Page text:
A unanimous Federal Circuit panel recently affirmed the PTAB’s decision denying a Petitioner’s request to file a motion to submit an expert report as supplemental information under 37 C.F.R. § 42.123(a). Redline Detection, LLC v. Star Envirotech, Inc., No. 15-1047 (Fed. Cir. Dec. 31, 2015).
USPTO regulations permit a party to file a motion to submit supplemental information after the Board issues its Institution Decision. 37 C.F.R. § 42.123. In particular, Section 42.123(a) states that a party may request to file a motion to submit supplemental information as long as (1) the request is made within one month of the institution date and (2) the supplemental information is relevant to a claim for which the trial is instituted.
Petitioner Redline challenged the validity of two claims of Star’s patent for methods of generating smoke for use in volatile and explosive environments, asserting twelve invalidity grounds over various combinations of four references. Redline did not submit an expert declaration with its Petition.
The PTAB instituted review on two of the twelve grounds. Within a month of the institution date, STAR sought leave to submit four new exhibits, including a sixty-page expert declaration that addressed the two institution grounds. The Board denied leave, determining that nothing in the regulations requires an automatic grant of a request to submit supplemental information as long as the timeliness and relevance requirements are met.
The Board emphasized that it has discretion to grant or deny such requests, and that the Board must always consider its statutory mandate “to ensure the efficient administration of the Office and the ability of the Office to complete IPR proceedings in a timely manner.” 35 U.S.C. § 316(b). Because the party filing the motion has the burden to prove that it is entitled to the requested relief, and Redline failed to do so, denial was proper.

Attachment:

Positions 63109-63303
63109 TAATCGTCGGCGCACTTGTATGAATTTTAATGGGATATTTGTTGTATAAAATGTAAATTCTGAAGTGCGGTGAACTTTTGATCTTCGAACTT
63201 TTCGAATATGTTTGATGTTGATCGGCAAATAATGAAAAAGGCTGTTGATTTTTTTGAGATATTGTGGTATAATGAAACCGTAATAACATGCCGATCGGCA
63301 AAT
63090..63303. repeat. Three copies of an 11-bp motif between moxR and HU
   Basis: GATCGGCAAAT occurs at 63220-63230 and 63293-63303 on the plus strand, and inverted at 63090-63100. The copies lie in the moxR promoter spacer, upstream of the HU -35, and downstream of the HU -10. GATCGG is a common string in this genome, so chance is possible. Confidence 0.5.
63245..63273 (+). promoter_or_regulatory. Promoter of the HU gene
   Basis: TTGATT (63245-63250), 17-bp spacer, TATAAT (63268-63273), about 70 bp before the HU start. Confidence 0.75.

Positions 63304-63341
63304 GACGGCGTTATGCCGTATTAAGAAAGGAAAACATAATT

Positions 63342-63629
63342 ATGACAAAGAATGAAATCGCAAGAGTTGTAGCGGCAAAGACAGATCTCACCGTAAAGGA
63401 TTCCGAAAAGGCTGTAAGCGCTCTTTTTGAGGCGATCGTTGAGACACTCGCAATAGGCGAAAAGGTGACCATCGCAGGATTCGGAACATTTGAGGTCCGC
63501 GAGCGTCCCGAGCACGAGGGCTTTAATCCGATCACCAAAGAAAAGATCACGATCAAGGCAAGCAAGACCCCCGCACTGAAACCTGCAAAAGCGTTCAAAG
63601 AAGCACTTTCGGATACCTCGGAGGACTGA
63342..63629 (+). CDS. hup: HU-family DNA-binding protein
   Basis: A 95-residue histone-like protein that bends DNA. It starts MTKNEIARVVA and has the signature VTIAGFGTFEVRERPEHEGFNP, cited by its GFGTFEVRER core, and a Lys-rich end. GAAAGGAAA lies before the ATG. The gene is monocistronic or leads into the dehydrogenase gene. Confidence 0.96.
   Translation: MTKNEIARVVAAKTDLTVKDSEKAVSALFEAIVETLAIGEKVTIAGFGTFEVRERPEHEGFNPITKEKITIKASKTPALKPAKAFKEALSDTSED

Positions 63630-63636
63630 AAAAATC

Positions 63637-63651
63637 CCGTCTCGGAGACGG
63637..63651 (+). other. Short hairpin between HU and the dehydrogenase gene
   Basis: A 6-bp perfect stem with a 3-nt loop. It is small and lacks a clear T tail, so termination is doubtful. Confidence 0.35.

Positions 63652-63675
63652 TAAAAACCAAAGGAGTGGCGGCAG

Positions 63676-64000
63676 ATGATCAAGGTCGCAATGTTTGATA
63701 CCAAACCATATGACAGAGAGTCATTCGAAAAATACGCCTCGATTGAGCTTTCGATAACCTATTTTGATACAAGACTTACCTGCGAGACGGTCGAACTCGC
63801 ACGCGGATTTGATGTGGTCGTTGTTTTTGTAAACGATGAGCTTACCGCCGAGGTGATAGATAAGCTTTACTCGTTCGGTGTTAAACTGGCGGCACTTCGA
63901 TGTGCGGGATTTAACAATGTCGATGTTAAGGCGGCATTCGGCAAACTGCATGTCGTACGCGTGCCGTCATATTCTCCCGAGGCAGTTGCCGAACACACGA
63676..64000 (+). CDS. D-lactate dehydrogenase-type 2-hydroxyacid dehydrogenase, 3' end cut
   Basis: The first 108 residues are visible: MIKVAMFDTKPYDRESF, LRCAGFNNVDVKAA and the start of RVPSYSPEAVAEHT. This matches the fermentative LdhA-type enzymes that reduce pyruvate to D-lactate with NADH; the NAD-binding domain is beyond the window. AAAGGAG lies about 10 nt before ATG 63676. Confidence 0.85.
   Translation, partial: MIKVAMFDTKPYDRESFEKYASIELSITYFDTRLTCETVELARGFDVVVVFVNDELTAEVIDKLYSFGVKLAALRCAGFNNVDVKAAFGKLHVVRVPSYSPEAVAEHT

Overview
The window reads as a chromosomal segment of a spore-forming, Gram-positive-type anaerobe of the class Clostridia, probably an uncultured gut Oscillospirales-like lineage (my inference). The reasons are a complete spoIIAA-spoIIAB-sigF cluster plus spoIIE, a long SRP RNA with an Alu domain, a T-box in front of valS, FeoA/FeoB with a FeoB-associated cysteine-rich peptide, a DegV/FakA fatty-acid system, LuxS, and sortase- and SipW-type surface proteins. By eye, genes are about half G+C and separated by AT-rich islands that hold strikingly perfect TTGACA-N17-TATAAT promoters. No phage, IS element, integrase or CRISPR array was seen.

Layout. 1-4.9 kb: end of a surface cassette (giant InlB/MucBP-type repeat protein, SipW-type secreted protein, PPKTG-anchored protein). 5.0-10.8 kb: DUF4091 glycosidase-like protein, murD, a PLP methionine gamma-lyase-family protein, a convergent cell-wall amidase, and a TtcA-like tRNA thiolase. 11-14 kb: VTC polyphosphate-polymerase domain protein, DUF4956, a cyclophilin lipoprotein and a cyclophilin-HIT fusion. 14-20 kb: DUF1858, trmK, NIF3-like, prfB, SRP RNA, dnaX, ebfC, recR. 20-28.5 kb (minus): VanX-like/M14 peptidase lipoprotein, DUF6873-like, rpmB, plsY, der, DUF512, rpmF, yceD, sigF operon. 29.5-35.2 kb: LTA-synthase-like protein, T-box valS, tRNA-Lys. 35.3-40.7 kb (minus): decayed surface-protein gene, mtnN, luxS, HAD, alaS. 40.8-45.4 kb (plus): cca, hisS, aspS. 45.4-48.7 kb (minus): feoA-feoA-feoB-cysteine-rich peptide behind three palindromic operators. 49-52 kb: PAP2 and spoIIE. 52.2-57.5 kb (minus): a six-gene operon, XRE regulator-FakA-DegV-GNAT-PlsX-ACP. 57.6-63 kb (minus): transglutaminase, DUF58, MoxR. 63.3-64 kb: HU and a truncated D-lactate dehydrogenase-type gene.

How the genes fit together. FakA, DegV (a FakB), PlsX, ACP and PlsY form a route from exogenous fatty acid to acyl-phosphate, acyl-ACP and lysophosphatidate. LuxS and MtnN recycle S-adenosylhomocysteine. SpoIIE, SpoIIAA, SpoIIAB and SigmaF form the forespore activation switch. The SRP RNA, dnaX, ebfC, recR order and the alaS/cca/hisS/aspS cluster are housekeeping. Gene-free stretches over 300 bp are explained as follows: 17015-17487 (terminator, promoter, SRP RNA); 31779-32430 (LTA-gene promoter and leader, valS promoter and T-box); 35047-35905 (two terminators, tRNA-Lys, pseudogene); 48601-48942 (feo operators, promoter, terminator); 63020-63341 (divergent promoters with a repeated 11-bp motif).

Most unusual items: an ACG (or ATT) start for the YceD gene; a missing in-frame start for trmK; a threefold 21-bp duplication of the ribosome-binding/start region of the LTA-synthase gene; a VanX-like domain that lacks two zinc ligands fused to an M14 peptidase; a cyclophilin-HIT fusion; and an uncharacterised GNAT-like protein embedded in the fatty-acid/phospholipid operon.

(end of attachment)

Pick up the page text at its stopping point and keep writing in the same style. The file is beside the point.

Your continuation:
On appeal, Redline argued that the Board abused its discretion, and that the plain language of the regulation required its motion be granted because it satisfied the timeliness and relevance requirements. The Federal Circuit disagreed, holding that the Board did not abuse its discretion. The plain language of Section 42.123 does not exclude the application of other general governing regulations. The Board rightly considered its mandate for economy, integrity, efficient administration, and timely consideration of IPRs in denying Redline’s motion.
In particular, the Federal Circuit rejected Redline’s reliance on Pacific Market Int’l, in which the Board authorized a short, ten-page supplemental expert report under of Section 42.123(a). Calling Redline’s characterization “inaccurate and misleading,” the Federal Circuit pointed out that the Pacific Market Int’l panel stated that Section 42.123 is not a routine avenue to pursue, nor does the regulation require an automatic acceptance of, supplemental information. Further, “Redline fails to appreciate the stark difference between the short, supplemental expert report which the PTAB reasonably permitted in Pacific Market International, and its de novo expert report submitted for the first time.”
As this decision shows, IPR petitioners should not count on a motion for supplemental information as a vehicle for submitting evidence not submitted with the petition. Now that the Federal Circuit has endorsed the Board’s ability to exercise its discretion in deciding such motions, it is reasonable to expect that the Board will continue to scrutinize such motions even where the timeliness and relevance requirements are met.